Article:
Kwang Lee W. Yi, owner of Sushi Mio, says he plans to take his time before deciding what to do after closing his restaurant, which has been in operation at the center since 1999 and which he’s owned since 2003.  “I don’t have any plan,” he said. “I need to take a break. Since I came to this country 25 years ago, I have never taken a break, taken a vacation.”

Still, he thinks he’s too young to retire, so he plans to take several months off and then he’ll figure out what to do next.

Several of Hilderbrand Court’s business owners worry they will face higher rents after moving. They also expect rents for space in the new development will be higher than those in Hilderbrand Court.

In fact, McPherson said it was the shopping center’s low rents that helped him get his business up and running when he started the shop as a 22-year-old skater being financed by his mother. He opened his shop in Sandy Springs originally, he said, because it lay at the center of the area where metro Atlanta skateboarders lived.

“No one would lease to me – because it was a skate shop – except this mall,” he said one recent afternoon as he assembled a skateboard for a customer. “Can we find someone to lease to us [now]? Well, now we’ve been around 17 years, paying rent.”

So he believes he’ll find a new landlord. Several other business owners believe they will, too. They just know they have to move quickly.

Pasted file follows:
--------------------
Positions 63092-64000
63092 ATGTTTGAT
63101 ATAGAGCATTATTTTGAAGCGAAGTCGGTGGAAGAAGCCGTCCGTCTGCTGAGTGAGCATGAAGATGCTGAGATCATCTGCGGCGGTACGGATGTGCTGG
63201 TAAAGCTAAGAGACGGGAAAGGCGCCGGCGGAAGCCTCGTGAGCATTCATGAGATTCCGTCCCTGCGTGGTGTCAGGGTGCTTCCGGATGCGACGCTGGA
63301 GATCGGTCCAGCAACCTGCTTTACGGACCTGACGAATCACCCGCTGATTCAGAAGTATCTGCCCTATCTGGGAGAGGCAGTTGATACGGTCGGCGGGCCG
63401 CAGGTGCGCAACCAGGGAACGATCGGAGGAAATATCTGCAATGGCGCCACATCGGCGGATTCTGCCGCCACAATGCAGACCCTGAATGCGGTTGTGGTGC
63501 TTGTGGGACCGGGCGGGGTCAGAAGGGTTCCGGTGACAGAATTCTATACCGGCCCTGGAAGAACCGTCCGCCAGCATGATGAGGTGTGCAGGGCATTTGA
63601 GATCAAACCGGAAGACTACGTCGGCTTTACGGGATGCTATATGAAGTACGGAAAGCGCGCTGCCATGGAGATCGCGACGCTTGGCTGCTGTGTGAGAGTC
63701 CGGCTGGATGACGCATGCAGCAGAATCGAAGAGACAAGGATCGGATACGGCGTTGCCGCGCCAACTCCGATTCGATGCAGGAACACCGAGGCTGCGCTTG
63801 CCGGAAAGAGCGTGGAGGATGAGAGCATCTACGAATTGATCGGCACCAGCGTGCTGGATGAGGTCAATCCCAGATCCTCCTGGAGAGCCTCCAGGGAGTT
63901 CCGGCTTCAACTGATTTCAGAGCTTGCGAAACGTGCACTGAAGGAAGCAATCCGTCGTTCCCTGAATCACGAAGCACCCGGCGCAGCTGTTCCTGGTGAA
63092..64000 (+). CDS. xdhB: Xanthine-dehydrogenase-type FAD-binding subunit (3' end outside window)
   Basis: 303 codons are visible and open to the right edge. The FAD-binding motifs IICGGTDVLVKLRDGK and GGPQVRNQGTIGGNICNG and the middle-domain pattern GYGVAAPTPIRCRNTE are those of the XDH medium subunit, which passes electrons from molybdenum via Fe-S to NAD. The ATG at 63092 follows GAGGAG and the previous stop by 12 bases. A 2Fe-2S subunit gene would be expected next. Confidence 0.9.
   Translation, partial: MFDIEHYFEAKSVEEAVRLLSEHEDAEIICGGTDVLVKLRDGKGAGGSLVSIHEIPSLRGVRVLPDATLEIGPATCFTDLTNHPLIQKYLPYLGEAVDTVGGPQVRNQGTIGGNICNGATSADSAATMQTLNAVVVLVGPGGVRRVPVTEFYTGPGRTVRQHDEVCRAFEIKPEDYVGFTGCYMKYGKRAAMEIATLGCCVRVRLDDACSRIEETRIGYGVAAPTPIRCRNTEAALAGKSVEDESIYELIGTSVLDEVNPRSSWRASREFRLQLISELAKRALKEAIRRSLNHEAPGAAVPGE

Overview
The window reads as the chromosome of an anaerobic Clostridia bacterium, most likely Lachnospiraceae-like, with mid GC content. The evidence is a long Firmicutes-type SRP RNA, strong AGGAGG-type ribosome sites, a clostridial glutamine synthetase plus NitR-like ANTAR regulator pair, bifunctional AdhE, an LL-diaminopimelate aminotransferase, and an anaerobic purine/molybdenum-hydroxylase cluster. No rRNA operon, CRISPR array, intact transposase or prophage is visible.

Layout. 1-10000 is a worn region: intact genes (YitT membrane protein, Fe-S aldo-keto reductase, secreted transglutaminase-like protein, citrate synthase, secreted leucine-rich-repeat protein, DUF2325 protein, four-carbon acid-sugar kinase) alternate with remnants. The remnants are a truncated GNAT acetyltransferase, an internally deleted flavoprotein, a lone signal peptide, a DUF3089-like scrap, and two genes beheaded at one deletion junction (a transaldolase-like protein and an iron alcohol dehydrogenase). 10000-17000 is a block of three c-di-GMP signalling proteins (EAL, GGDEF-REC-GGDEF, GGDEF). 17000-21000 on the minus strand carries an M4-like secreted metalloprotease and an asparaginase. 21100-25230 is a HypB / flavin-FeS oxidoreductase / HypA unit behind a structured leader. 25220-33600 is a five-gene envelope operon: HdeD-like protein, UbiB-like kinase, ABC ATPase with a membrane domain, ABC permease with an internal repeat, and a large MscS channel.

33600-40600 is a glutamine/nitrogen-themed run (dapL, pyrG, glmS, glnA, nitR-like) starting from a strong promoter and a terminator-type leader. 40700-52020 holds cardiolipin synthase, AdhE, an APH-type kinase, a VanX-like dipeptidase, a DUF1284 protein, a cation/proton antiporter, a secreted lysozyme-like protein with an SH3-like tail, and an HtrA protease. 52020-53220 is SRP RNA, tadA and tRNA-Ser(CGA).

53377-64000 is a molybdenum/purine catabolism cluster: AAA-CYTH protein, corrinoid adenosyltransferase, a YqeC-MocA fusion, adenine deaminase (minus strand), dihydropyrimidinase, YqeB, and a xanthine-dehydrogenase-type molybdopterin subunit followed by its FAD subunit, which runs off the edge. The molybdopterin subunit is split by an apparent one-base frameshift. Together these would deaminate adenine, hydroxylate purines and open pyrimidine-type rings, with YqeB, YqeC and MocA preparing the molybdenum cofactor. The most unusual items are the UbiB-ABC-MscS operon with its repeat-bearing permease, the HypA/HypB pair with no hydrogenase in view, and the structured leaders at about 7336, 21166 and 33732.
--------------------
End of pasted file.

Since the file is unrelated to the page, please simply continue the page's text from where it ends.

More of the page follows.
“The wrecking ball is coming sometime this year,” Cuthbert said.

Joe Earle

Joe Earle is Editor-at-Large. He has more than 30-years of experience with daily newspapers, including the Atlanta Journal-Constitution and was Managing Editor of Reporter Newspapers.

One reply on “The price of progress: With redevelopment looming, long-time tenants of one Sandy Springs shopping center face the wrecking ball”

  1. I completely agree with Kimberly. It is sad to see that (generally speaking)Atlanta officials and developers have decided there is no need to conserve history or have respect for the needs of the community.

    Charles Cuthbert’s ballroom dancing place served a purpose in the community.

    As a reporter, I wish that when Mr. Cuthbert finds a new place, that I would be allowed to write a story about his new location. He may get in touch with me by contacting the editor at the Reporter.

Comments are closed.